We all know what its like to feel sad. But not everyone can connect with what it might feel like to be depressed. Not understanding depression, is part of the reason that it can be hard to know when your own sadness may be turning into something more serious.
The truth is that there are quite a few differences between the typical human emotion of sadness and depression. Think you might have depression? Consider these five differences:
1. Brief Sadness Is Normal - Constant Sorrow Is Not
Sadness is a typical human experience, and it's perfectly normal to feel sad when you are grieving a loss or struggling with something in your life. On the other hand, constant sadness may indicate that you may be experiencing a depressive episode. Sadness tends to be broken up by happy times, whereas depression often persists in spite of positive events. In fact, depression often leads to the feeling that joy simply is not possible.
2. Depression Leads to Daily Life Changes - Sadness Doesn't
People experiencing depression also tend to experience changes in weight, sleep and diet. You may lose or gain weight or begin experiencing insomnia. Depression also comes with the loss of enjoyment for activities you once loved. You used to love running, and now you can't find the motivation to do it. You once loved your job, but now you can't even seem to care about work and find yourself calling in sick more often than usual.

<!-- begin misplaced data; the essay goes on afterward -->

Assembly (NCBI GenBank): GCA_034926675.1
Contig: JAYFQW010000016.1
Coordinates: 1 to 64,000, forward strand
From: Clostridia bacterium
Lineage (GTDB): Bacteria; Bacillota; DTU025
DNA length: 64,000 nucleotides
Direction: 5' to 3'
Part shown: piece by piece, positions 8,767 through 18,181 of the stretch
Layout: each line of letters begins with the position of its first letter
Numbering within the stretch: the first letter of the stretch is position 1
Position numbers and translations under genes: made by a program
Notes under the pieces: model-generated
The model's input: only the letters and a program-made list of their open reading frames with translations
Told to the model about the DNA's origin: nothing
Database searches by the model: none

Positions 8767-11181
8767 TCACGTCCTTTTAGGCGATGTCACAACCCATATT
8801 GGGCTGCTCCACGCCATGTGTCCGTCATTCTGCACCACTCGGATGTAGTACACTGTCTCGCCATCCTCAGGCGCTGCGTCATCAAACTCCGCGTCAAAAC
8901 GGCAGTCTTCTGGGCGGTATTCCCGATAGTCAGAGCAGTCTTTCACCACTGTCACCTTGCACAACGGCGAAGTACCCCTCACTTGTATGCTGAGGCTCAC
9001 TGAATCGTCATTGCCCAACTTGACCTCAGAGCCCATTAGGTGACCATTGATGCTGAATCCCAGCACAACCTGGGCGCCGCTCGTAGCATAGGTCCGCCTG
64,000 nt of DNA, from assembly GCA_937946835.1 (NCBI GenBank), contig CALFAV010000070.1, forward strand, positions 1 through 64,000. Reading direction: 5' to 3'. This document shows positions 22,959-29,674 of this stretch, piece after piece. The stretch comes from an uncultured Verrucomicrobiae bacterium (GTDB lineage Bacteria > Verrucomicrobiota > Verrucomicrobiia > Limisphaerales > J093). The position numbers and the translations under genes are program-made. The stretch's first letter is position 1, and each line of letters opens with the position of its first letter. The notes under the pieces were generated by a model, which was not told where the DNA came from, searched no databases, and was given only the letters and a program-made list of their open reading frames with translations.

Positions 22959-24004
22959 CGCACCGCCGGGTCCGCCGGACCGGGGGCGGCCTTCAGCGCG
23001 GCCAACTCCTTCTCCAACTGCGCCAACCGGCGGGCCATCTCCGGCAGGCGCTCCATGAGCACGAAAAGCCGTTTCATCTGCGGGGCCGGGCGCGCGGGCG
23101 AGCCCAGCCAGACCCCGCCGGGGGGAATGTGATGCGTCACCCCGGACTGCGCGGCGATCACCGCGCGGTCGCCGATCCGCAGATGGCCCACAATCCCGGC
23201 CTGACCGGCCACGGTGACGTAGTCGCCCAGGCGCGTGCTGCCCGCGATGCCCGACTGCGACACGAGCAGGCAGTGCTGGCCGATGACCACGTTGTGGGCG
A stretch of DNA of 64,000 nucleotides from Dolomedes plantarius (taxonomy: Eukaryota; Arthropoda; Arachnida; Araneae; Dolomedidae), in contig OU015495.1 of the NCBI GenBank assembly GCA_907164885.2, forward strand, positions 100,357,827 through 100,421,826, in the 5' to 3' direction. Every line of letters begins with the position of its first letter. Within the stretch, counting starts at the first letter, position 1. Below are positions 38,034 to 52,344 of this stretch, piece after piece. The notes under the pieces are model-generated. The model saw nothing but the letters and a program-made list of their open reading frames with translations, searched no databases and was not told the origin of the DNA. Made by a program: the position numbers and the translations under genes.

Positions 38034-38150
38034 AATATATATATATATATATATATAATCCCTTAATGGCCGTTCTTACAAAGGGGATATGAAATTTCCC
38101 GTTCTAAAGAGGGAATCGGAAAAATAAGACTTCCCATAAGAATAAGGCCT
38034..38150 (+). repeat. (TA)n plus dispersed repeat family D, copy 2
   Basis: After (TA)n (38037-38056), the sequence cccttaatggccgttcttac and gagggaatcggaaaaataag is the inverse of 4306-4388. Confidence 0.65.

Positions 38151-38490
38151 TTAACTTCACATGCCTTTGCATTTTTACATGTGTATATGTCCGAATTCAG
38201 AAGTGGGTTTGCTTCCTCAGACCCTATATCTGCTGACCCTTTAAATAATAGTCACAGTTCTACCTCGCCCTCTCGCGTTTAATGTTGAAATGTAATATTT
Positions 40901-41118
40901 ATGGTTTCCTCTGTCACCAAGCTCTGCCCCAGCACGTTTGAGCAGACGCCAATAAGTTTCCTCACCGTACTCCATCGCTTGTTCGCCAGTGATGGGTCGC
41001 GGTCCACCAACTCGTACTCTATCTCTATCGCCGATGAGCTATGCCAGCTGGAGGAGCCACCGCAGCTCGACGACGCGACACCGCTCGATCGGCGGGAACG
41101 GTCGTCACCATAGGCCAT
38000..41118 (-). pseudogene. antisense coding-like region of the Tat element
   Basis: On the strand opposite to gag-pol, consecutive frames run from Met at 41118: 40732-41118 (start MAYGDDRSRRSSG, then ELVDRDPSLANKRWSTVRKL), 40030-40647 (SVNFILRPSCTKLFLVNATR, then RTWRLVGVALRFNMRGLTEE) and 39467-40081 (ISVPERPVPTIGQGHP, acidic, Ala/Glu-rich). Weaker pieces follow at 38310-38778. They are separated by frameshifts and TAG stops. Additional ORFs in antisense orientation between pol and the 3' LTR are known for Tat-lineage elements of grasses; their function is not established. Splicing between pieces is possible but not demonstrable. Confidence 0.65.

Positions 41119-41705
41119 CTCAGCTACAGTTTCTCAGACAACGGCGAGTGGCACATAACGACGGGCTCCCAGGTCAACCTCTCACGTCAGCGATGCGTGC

3. Depression Comes with Cognitive Symptoms - Sadness Doesn't
Cognitive symptoms associated with depression include distorted thoughts, trouble with concentration, and memory difficulties. Many people with depression even struggle to make decisions most would find easy - what to eat for breakfast, which way to go to work, or what shoes to wear.
Another symptom of depression can be pervasive negative thoughts about yourself (especially if this is not how you usually think). When depressed, it is common not to feel like "yourself." So often clients talk to me about being frustrated with themselves. These thoughts often create feelings of worthlessness and hopelessness.
4. Depression Often Doesn't Include Sadness
If you are depressed, you might not feel sad at all. Instead of sad, you may feel... nothing. This is frequently described as numbness.
Or, instead of sadness, you may feel irritable. Men feel angry more often than women when they are clinically depressed.
Unfortunately, some still view depression as weakness. If you are someone with this view, please know, that this is simply not true. It takes great strength and courage to seek treatment for depression. And working your way back from depression is hard work. Strength, courage, hard work - these are the opposite of weakness.
If you realize that you are experiencing depression, getting help is essential. A counselor can help you sort through these feelings to determine your course of action. Call me, or email, to schedule an appointment.